News from Representative DeGette

       

Dear Friend,

I spent much of the week pushing back on the bad governance of the GOP Congress and shining a spotlight on the questionable ethics of the Trump administration. But there was also some important progress on a number of policy objectives.

As a member of Congress, it’s my duty to hold fellow public servants accountable when they break the public trust, which Environmental Protection Agency Administrator Scott Pruitt has done time and again. On Thursday, I called him out on it at a hearing of the Environment Subcommittee. I made Administrator Pruitt answer for his growing list of ethical lapses spanning decades, questioning him about EPA’s illegal purchase of a $43,000 soundproof booth for his office and a suspicious real estate deal he made while in the Oklahoma legislature. True to form,  Mr. Pruitt worked to dodge these questions, but I wouldn’t let him get away with it. To protect the integrity of this vital agency and its mission, I will continue calling for him to step down or be fired.

The GOP leadership of the Energy and Commerce Committee tried mightily to let Scott Pruitt off the hook. If only they’d been putting that kind of energy into fighting the opioid epidemic all this time, our country would have made more progress. After months of inaction, on Wednesday, the Health Subcommittee considered more than 60 opioid-related bills. While taking action is critical, committee Republicans’ slow response to addressing the crisis won’t be remedied by hastily advancing a slew of bills, half of which hadn’t even been introduced. 21st Century Cures, my biomedical research bill, was thoroughly drafted and debated with bipartisan input from colleagues and stakeholders, resulting in good policy that is yielding results. Congress must take the same approach in our fight against these dangerous drugs.

Also this week, my Congressional Diabetes Caucus co-chair, Congressman Tom Reed (R-NY), and I shared valuable information we received in our ongoing bipartisan inquiry into rising insulin prices. Last November, we sent out an official Request for Information to stakeholders asking whether value-based contracting, a system that sets the cost of a drug based on its efficacy, could be applied to insulin. The respondents shared important insight that will guide us as we continue our efforts to craft solutions that provide much-needed relief for the millions of Americans living with diabetes. Read the key findings here 

There were signs of progress in other efforts to strengthen public health. On Tuesday, the Food and Drug Administration announced a crackdown on the sale of e-cigarettes to minors, but the agency shouldn’t stop there: It should also ban flavored e-cigarettes. Tobacco has serious health consequences, especially for young people who are more susceptible to addiction. Flavored e-cigarettes have proven especially popular with young people, so I’ve been circulating a letter to my congressional colleagues that will urge the agency to ban these products. I’m also working to pass my Tobacco to 21 Act (H.R. 4273), which prohibits the sale or distribution of all tobacco products to people under age 21. We can’t let Big Tobacco jeopardize the health of our kids any longer.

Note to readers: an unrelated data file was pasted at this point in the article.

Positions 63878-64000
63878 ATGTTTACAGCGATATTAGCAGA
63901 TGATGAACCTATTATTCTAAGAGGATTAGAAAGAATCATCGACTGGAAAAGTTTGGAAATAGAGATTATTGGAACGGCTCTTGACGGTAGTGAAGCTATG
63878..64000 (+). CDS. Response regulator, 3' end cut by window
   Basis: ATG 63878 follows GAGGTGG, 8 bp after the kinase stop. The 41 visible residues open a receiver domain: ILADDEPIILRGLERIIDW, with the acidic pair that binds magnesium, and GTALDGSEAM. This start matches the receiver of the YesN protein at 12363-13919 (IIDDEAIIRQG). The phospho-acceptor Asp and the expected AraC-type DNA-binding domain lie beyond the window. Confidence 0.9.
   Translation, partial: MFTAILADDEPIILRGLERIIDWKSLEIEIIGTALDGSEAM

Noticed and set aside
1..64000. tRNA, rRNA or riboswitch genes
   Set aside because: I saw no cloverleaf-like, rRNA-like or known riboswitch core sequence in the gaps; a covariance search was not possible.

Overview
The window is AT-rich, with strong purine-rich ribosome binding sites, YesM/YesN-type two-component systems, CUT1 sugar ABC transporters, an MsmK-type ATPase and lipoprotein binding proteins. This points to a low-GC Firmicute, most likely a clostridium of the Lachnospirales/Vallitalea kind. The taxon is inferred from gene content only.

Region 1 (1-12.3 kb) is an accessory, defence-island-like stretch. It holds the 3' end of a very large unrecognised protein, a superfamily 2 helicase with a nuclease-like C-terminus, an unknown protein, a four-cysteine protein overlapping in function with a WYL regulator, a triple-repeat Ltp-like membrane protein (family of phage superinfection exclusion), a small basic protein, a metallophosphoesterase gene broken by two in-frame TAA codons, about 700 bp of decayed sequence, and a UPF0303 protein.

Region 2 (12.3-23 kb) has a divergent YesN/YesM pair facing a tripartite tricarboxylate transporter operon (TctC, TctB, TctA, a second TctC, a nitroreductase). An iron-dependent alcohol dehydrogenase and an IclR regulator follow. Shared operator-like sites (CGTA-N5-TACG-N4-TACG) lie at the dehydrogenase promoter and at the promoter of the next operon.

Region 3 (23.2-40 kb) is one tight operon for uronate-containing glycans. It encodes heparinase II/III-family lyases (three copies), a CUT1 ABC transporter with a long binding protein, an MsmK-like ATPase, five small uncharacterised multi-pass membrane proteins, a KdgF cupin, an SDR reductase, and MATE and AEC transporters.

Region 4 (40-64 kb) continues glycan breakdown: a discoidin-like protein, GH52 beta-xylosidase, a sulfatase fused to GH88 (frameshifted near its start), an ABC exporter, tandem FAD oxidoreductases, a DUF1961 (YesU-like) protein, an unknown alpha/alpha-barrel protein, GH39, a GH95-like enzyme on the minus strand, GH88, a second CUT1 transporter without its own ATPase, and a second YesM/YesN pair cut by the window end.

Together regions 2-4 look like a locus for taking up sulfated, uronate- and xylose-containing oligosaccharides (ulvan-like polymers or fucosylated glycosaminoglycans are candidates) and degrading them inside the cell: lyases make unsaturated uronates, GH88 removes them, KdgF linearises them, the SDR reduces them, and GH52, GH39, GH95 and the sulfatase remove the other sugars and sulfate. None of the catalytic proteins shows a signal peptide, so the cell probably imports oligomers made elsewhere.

In other good news, the House of Representatives passed my legislation giving airports greater ability to develop their non-federal property, as long as it doesn't hinder the Federal Aviation Administration’s efforts to operate them safely and efficiently. Removing this red tape helps airports such as Denver International Airport raise revenue, improve infrastructure and create jobs.

As the week began, I was delighted to announce the winners of the 2018 Congressional Art Competition, which was held at the Denver Art Society. I’m proud of all of the students in our community who participated in this annual event. Check out the submission below, “Dog on Film” by Elisa Lobatos of Abraham Lincoln High School. It was awarded the Best in Show and will be displayed in the halls of the U.S. Capitol. Congratulations to all of the participants. You continue to strengthen our community’s reputation as a haven for art, creativity and self-expression.

And I’d like to remind you about another local event happening soon. On Tuesday, May 1 at 6:30 p.m. MT, I’ll be hosting a live telephone town hall to provide my constituents with an update on the many important things happening in Congress and to hear from them. To participate, sign up here. You’ll also have the opportunity to ask questions throughout the call. I’m looking forward to a great discussion.

As always, you can visit my website, where you can read my positions on issues and learn about the different ways my staff can assist you. While you’re there, be sure to visit the “Contact” page and send me an email about what matters most to you and your family. Finally, be sure to share this email with your friends, family, and neighbors so that they too can be a part of this important dialogue.

Sincerely,

Diana DeGette
Member of Congress

 

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